Wednesday, February 18, 2015

"What I Read Wednesday" is a recurring thing I might do. This could also be titled, "Books by Celebrities"

A few months ago I posted a book review that was more of a rambling about my desire to time travel than an actual review. I've wanted to post more about some great things I've read, but every time I start to, it feels so artificial. Do you want me to give you a synopsis of the book I read when you can find 78964325464 summaries already on the internet? No. Do you want me to discuss the merits of the writing using fancy schmancy literary terms? I hope not, because I don't actually remember any of those terms.

So, what follows is a few lines about some stuff I read, in hopes that I can maybe help you go ahead and pick up that book you were already thinking about reading. :)

Yes Please by Amy Poehler.
This book was so great I never wanted it to end. I loved every second of hearing Amy talk about her life.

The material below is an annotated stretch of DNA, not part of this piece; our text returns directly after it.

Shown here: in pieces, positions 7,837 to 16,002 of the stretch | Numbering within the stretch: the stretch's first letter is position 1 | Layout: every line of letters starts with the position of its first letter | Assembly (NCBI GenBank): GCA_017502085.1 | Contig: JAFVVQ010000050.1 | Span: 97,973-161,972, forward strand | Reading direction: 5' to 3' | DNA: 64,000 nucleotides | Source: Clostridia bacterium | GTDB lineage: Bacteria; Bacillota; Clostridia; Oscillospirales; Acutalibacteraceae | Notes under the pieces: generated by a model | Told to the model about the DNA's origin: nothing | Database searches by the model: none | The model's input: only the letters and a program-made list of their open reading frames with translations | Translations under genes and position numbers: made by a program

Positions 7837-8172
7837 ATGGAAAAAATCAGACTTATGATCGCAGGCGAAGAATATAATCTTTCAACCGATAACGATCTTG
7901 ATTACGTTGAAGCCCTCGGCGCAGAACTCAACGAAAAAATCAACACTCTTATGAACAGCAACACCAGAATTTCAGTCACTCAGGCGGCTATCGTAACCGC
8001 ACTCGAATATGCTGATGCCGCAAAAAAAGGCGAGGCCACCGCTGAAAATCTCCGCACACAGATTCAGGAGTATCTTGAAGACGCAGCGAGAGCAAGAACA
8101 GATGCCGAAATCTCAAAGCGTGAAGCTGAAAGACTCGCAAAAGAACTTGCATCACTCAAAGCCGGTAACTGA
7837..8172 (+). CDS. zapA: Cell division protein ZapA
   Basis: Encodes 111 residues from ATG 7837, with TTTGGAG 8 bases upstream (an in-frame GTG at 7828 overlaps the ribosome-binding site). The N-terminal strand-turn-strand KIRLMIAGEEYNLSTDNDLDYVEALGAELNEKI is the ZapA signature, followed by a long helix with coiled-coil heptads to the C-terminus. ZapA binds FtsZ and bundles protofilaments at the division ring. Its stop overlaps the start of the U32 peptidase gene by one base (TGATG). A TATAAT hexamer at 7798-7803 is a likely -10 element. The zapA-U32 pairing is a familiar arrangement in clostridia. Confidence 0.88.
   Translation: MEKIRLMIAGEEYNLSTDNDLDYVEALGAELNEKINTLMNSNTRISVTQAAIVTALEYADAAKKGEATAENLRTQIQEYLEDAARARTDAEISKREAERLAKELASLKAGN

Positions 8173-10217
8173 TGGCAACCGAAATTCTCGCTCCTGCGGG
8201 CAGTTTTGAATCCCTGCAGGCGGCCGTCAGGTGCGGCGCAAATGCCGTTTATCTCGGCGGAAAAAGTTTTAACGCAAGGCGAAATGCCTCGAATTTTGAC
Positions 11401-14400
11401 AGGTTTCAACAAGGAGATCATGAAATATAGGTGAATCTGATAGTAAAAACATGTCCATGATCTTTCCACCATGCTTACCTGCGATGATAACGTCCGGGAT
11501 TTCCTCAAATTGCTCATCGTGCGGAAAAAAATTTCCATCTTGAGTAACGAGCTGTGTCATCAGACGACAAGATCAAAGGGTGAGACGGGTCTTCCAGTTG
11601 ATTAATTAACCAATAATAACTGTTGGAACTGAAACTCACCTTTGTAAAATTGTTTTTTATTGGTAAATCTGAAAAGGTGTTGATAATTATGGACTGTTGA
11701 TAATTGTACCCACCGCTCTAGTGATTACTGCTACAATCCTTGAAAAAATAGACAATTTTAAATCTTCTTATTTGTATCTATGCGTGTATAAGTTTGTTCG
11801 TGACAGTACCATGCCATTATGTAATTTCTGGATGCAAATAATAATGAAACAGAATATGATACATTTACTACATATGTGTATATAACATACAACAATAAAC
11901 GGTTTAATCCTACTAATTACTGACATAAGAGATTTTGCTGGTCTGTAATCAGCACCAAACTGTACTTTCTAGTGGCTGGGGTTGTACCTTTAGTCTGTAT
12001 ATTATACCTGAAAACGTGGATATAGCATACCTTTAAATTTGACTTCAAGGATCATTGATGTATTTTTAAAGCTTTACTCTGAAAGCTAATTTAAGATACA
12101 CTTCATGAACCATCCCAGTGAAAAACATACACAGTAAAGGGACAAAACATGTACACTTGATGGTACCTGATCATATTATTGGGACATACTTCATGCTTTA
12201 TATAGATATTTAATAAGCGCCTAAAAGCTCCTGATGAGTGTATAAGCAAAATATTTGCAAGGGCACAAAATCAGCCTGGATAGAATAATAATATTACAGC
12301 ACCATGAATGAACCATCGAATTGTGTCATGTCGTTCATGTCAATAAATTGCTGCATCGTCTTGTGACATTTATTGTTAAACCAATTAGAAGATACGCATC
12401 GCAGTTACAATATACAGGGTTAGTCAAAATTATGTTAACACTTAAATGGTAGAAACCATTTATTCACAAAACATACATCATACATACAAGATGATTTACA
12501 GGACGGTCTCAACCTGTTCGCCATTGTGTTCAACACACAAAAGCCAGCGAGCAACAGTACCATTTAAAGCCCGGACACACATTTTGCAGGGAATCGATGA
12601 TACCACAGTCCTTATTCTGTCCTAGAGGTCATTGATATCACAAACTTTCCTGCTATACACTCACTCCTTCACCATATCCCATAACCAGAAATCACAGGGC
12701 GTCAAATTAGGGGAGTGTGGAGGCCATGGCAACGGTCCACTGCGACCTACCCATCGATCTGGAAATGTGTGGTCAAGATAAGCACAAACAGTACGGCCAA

I listened to this on my Audible app (you should definitely try audible, it's great) and it was read by Amy herself, with loads of special guests like Seth Meyers and Carol Burnett. When you listen to an autobiography via audio book and it's read by the author, it feels like you are having a one-on-one chat with them, which is really fun. Especially when it's Amy Poehler because literally everyone wants to be her best friend.

Amy has a section in the book where she asks her parents to tell her about the day she was born. This prompted me to ask my mom the same question over wine, which resulted in the kind of conversation that taught me more about my mom and my life than I'd ever known before.

 Neil Patrick Harris Choose Your Own Autobiography
Since I also listened to this on audio book, it was a slightly different experience than if you followed the "choose your own adventure" format in a print copy. It was still super fun though. I don't know if it's possible to have a bigger crush on Neil Patrick Harris than I already did, but I think I do.

Interspersed are stories about his untimely death, but what really moved me was his relationship with his husband and their experience becoming parents. If you are a fan, definitely read it. If you don't know who NPH is, some of the best parts of this book might be lost on you.

The Body Book Cameron Diaz
So, I looked at the print copy of this at Barnes and Noble and thought it looked kinda lame. But then I read a bunch of great reviews on the audible app and decided to listen.